There are two types of people in the world, those who shower in the morning and those who shower at night. (Yes, I know there are a few eager people out there that will fall into the two-showers-a-day category, but you guys might want to read this.)
I myself am an evening showerer. Having never been "a morning person," the nightly washing ritual allows me a few extra minutes in bed come sunrise, and for that, I've always been grateful.
However, after reading claims that evening hair washers could be unknowingly damaging their tresses, I started to get paranoid. I've put my hair through a lot. As a natural brunette-turned-platinum blonde, my strands have suffered through bleaching after bleaching and the damage is starting to show.
After looking into the claims, I found that the damage isn't necessarily linked to the time of day that you wash your tresses; the problems start when you go to sleep with wet hair—something I'm 100% guilty of.
Yup, if you go to sleep with wet or damp hair, your movements throughout the night are likely to cause knotting and this can lead to long-term damage. Why? Because hair is prone to breakage when it's wet.
Sally-Ann Travers, Consultant Trichologist at The Cotswold Trichology Centre & Theradome, helped shed a bit more light on the subject.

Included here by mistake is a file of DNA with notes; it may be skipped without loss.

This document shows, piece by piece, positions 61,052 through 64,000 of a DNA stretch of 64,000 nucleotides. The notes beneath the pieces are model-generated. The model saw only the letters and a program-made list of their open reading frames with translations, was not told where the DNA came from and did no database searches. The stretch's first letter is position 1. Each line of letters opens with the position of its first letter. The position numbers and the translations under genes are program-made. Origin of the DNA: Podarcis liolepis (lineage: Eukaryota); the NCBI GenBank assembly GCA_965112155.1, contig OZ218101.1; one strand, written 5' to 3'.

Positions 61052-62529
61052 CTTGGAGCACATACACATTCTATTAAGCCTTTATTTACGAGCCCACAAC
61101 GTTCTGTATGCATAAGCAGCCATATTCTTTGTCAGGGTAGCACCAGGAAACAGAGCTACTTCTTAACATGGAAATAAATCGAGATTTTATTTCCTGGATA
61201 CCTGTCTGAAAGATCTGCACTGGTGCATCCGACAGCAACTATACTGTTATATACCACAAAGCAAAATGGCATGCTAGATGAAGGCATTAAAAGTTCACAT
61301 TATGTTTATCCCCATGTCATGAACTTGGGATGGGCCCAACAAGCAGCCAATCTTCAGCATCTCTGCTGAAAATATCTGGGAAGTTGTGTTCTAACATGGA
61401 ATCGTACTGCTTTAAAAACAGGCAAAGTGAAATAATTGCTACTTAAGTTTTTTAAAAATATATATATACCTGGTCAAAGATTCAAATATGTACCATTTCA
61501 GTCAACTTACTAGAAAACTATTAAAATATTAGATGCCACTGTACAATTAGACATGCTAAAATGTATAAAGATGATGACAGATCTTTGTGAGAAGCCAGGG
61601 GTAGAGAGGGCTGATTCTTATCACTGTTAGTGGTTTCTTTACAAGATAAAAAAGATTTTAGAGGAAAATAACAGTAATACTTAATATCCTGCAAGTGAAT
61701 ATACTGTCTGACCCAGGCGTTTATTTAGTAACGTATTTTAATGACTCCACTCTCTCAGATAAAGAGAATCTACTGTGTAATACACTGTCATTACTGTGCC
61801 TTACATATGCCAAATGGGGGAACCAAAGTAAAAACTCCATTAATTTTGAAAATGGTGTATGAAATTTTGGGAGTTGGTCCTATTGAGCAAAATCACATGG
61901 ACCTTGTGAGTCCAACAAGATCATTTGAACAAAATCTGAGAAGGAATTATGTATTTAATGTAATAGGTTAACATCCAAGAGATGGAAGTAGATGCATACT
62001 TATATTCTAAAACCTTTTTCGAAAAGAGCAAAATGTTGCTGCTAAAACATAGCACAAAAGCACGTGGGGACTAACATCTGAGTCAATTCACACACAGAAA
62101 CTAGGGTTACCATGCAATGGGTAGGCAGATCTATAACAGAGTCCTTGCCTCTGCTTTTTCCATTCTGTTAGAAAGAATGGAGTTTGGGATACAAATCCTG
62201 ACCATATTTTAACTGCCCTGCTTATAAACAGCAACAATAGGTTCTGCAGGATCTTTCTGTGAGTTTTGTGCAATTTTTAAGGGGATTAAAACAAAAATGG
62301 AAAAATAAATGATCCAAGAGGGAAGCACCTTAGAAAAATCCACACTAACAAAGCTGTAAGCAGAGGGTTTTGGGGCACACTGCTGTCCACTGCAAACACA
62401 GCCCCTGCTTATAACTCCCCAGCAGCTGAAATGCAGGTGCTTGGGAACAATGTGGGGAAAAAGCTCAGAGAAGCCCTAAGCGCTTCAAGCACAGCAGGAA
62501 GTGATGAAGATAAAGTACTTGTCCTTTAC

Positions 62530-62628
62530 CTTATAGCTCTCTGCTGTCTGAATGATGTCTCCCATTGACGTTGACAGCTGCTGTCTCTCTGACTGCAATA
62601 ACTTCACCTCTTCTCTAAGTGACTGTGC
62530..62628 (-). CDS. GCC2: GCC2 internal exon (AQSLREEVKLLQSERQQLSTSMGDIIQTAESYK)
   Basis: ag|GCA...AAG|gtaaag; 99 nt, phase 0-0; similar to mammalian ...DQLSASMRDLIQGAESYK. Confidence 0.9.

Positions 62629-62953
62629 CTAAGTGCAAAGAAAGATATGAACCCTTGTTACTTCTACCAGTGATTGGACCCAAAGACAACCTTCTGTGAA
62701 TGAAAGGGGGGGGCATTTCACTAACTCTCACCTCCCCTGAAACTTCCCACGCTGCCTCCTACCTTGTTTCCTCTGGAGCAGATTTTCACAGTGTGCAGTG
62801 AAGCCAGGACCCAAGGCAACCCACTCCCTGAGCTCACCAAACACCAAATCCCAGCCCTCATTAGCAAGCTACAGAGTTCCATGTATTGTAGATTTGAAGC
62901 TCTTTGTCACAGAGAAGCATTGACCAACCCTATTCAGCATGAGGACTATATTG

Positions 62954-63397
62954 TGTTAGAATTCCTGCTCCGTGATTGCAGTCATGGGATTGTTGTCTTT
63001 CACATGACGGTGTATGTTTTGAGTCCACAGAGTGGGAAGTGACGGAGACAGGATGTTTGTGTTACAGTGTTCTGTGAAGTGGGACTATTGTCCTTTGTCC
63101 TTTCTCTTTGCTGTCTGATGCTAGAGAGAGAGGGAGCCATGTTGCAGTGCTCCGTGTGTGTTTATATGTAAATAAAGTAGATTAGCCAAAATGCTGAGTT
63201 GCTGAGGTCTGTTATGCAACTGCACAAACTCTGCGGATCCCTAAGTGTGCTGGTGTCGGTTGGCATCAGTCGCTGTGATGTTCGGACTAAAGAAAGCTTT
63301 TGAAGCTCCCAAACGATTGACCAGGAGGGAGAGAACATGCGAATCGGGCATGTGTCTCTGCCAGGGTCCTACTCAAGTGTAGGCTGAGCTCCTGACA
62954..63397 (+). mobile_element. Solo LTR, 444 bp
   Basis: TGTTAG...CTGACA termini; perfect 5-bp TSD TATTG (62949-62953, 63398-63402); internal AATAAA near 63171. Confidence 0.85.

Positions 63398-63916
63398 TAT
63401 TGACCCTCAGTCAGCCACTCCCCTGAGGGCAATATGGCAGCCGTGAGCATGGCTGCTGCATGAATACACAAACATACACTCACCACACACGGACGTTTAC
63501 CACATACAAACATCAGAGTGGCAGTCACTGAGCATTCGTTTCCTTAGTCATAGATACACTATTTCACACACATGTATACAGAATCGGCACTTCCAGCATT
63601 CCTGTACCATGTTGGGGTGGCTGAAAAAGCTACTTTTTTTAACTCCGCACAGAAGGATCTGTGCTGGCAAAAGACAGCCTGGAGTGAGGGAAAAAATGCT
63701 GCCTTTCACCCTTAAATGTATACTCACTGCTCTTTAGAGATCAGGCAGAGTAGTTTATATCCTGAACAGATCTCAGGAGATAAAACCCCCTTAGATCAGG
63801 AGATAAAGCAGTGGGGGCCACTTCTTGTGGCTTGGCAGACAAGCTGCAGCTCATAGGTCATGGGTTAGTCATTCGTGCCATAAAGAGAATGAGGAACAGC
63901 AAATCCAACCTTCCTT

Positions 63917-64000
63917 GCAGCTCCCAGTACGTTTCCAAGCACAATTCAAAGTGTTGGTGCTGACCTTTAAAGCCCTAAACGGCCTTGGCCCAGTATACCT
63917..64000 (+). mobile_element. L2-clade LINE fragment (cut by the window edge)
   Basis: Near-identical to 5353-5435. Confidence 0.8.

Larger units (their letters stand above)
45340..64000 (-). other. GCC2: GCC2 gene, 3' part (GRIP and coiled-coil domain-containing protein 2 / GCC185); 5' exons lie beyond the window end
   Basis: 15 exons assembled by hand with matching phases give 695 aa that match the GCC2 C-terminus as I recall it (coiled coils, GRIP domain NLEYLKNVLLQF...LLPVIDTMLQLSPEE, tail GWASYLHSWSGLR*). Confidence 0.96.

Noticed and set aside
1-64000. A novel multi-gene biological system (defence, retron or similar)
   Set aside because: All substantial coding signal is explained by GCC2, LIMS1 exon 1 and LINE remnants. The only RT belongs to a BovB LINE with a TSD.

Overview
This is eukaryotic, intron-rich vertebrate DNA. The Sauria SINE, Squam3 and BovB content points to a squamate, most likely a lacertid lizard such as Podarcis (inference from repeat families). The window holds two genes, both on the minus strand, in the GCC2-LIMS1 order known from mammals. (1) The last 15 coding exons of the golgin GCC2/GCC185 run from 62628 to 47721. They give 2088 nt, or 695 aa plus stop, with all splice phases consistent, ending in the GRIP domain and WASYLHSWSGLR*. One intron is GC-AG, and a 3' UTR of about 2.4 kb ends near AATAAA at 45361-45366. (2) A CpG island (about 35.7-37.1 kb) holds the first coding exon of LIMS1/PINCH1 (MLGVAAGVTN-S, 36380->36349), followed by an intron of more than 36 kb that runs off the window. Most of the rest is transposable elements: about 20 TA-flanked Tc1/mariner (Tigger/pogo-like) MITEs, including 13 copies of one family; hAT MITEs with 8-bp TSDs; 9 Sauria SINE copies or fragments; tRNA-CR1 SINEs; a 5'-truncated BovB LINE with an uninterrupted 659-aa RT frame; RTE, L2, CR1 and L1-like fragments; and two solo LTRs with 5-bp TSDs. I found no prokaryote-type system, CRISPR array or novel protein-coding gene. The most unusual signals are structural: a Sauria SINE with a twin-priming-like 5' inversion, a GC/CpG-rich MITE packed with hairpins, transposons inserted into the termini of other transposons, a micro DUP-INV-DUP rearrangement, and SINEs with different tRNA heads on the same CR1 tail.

"The main issue with going to bed with wet hair is that the cuticle (outer layer) of the hair is more raised when wet—which is why often some women find their hair is impossibly knotty when wet but not so when dry. Sleeping with wet hair could cause it to tangle more, particularly if you move a lot in your sleep, and come morning, it could be difficult to comb through. There is also the fact that as your hair dries in the night, kinks and shape will set into it as it dries. Who knows what you may wake up looking like in the morning!" explains Sally.
So what's a morning hater to do?
"You can still wash your hair at night, but either dry it before getting in bed, or loosely braid it. This will prevent it knotting and becoming tangled as you sleep, and when you take it out in the morning, your hair will have soft waves."
The thing is, it's not just the damage we have to worry about. "The second issue with going to bed with wet hair is fungus. Fungus likes moist warm conditions to grow, and consistently sleeping with wet hair could contribute to an overgrowth in fungus or scalp 'yeast,' potentially leading to scalp problems or dandruff. Spores could also develop in your pillow due to the same damp warm conditions, which could contribute to breathing issues, rhinitis, and allergies," explains Sally.
Moral of the story, you can wash your hair at night, but it's probs best to dry it before getting in bed.
Enjoy your lie-in, peeps.
This article originally appeared on Cosmopolitan.co.uk. Minor edits have been made by the Cosmo.ph editors.